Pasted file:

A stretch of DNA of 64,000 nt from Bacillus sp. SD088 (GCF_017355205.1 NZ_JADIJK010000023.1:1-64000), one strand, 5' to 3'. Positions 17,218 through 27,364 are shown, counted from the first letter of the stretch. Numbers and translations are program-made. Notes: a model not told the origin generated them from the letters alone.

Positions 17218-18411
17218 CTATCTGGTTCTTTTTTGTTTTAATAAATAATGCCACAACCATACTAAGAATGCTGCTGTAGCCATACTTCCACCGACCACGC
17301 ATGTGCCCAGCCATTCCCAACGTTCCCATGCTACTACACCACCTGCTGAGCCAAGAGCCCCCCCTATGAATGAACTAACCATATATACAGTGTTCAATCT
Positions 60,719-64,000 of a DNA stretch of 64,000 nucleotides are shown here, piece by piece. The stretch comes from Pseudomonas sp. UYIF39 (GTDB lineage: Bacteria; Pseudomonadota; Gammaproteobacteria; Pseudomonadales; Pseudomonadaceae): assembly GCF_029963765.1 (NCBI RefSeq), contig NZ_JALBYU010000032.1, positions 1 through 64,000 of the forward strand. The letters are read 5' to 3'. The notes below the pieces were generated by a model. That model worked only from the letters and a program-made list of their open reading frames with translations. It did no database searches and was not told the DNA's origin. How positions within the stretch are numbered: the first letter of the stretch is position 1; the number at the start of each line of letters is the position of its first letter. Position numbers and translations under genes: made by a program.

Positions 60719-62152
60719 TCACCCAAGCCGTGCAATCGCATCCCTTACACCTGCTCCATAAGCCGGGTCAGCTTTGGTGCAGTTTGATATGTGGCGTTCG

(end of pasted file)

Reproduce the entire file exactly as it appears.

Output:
A stretch of DNA of 64,000 nt from Bacillus sp. SD088 (GCF_017355205.1 NZ_JADIJK010000023.1:1-64000), one strand, 5' to 3'. Positions 17,218 through 27,364 are shown, counted from the first letter of the stretch. Numbers and translations are program-made. Notes: a model not told the origin generated them from the letters alone.

Positions 17218-18411
17218 CTATCTGGTTCTTTTTTGTTTTAATAAATAATGCCACAACCATACTAAGAATGCTGCTGTAGCCATACTTCCACCGACCACGC
17301 ATGTGCCCAGCCATTCCCAACGTTCCCATGCTACTACACCACCTGCTGAGCCAAGAGCCCCCCCTATGAATGAACTAACCATATATACAGTGTTCAATCT
Positions 60,719-64,000 of a DNA stretch of 64,000 nucleotides are shown here, piece by piece. The stretch comes from Pseudomonas sp. UYIF39 (GTDB lineage: Bacteria; Pseudomonadota; Gammaproteobacteria; Pseudomonadales; Pseudomonadaceae): assembly GCF_029963765.1 (NCBI RefSeq), contig NZ_JALBYU010000032.1, positions 1 through 64,000 of the forward strand. The letters are read 5' to 3'. The notes below the pieces were generated by a model. That model worked only from the letters and a program-made list of their open reading frames with translations. It did no database searches and was not told the DNA's origin. How positions within the stretch are numbered: the first letter of the stretch is position 1; the number at the start of each line of letters is the position of its first letter. Position numbers and translations under genes: made by a program.

Positions 60719-62152
60719 TCACCCAAGCCGTGCAATCGCATCCCTTACACCTGCTCCATAAGCCGGGTCAGCTTTGGTGCAGTTTGATATGTGGCGTTCG